From: "Phil Allison"
References: <firstname.lastname@example.org> <96dU9.21919$jM5.email@example.com> <7KK7UhBclYI+Ewnc@jmwa.demon.co.uk>
Subject: Re: Acoustic Feedback reduction
X-Newsreader: Microsoft Outlook Express 5.50.4522.1200
Date: Mon, 13 Jan 2003 08:29:19 +1100
NNTP-Posting-Date: Mon, 13 Jan 2003 08:18:54 EST
Organization: Telstra BigPond Internet Services (http://www.bigpond.com)
"John Woodgate" wrote in message
> I read in sci.electronics.design that Phil Allison
> wrote (in <96dU9.21919$jM5.firstname.lastname@example.org>) about 'Acoustic
> Feedback reduction', on Sun, 12 Jan 2003:
> >Oh dear. John - where have you been ??
> Sitting in front of this computer, exchanging terms of endearment with
> you, for a lot of the time. (;-)
> I don't know about electronic music stuff, because nobody pays me to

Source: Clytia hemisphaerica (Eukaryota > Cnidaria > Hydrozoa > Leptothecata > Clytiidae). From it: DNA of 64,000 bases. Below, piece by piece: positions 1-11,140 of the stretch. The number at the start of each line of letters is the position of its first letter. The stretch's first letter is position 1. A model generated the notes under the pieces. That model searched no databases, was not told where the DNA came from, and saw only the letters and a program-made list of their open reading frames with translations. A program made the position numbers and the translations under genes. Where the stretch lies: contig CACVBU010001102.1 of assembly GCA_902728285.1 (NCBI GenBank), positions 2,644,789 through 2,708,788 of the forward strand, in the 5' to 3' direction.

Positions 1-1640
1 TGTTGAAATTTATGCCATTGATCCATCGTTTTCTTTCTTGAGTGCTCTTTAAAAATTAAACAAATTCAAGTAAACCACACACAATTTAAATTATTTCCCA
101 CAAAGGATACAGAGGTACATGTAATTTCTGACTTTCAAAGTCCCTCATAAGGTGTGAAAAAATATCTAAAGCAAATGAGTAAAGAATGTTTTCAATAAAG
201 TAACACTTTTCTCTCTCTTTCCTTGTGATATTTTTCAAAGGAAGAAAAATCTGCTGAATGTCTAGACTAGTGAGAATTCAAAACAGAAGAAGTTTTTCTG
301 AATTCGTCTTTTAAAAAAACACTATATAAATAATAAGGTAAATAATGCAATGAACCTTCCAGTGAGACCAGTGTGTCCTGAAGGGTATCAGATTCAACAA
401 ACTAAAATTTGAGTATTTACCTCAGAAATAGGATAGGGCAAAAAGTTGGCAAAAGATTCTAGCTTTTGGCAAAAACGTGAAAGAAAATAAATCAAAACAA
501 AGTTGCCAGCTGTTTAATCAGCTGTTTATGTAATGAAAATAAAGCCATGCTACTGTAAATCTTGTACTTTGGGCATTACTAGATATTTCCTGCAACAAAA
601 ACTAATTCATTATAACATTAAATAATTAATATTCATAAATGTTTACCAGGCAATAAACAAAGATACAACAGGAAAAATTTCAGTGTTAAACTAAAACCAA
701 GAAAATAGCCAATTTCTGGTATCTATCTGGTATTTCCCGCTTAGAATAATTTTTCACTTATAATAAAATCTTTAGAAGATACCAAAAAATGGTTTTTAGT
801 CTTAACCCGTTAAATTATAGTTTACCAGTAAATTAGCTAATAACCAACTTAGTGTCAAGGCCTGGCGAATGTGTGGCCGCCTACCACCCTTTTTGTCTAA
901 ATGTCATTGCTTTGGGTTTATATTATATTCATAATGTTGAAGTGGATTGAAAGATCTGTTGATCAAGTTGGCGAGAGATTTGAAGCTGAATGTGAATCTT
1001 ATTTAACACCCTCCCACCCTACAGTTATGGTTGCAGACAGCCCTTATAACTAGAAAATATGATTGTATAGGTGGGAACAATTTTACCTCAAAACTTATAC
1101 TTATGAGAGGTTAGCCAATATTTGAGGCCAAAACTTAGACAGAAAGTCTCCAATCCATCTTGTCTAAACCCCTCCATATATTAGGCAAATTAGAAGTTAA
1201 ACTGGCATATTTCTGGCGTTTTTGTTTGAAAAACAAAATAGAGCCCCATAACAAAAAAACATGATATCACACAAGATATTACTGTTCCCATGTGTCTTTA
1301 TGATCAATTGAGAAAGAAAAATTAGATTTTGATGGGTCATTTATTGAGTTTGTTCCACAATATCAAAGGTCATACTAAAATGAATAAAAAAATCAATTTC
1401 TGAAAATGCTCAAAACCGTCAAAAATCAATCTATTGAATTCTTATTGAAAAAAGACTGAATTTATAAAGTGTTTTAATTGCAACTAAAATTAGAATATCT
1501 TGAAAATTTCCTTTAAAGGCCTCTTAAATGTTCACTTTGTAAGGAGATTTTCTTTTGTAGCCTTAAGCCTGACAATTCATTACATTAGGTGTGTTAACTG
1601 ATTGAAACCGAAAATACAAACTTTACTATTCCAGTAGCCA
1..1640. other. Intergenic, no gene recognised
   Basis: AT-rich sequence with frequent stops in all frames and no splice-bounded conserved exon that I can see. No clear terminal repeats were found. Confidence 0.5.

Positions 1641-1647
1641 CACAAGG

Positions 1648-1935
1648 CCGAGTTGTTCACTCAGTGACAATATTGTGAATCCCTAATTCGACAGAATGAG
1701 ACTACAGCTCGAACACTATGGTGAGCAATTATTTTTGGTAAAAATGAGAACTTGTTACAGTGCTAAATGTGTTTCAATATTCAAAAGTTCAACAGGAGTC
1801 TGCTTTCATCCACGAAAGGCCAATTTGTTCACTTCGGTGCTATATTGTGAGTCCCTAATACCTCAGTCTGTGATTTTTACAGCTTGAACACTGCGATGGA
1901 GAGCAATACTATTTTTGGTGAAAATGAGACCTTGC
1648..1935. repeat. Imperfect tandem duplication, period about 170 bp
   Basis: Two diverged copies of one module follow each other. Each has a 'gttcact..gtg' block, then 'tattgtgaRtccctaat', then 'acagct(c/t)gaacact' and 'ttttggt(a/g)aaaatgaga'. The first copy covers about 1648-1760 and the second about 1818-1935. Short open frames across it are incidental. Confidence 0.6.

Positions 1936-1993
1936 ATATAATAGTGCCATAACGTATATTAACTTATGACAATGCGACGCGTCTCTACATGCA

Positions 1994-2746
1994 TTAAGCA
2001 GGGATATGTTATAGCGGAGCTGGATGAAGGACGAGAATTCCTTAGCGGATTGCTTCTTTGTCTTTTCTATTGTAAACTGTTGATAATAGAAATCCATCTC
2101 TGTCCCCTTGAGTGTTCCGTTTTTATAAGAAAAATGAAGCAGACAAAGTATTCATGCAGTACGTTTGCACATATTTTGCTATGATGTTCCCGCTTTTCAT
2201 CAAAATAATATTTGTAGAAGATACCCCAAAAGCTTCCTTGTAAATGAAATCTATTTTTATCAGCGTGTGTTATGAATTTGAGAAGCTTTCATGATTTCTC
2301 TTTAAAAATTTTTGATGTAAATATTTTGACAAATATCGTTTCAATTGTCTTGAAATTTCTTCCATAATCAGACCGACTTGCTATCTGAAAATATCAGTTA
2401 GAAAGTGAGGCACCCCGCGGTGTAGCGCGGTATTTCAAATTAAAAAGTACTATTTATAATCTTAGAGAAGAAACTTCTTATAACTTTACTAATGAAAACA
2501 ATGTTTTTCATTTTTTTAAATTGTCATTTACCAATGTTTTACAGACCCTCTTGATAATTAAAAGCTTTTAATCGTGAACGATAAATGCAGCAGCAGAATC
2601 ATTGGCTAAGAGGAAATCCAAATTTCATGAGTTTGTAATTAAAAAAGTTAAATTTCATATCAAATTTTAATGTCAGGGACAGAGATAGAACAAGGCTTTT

> know about it. I have enough to do keeping track of 36 standards
> committees, quite a lot of which is measurement and verification lab
> work to try to ensure that the standards that I have anything to do with
> are at least marginally sensible.
** In your signature, John, it says something about "professional sound
reinforcement" - well that is the area of technology I work in.
If you have ever seen a working PA or SR system there in the FX rack
you will find a digital effects processor, possibly made by Yamaha, Roland,
Lexicon, TC Electronics et alia.
They all have a pitch shift function but never a frequency shift one.
Similarly I doubt there is a studio anywhere, small or large, that
does not have the same or similar units available. There are even battery
operated "pedals" that do it for guitarists.